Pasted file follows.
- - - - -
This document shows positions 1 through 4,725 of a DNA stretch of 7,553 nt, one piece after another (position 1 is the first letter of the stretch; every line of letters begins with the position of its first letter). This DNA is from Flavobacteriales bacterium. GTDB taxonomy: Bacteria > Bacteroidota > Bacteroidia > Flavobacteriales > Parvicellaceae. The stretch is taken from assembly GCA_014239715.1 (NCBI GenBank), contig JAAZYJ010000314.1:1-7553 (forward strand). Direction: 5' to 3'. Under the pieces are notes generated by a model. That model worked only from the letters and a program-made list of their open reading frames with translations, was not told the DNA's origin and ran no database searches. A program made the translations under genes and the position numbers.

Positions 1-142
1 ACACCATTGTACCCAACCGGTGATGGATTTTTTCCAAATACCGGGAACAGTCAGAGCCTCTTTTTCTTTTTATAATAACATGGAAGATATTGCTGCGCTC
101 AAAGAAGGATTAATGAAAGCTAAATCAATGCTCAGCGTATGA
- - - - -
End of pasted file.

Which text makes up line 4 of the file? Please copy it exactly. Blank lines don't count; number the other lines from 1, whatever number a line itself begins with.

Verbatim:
101 AAAGAAGGATTAATGAAAGCTAAATCAATGCTCAGCGTATGA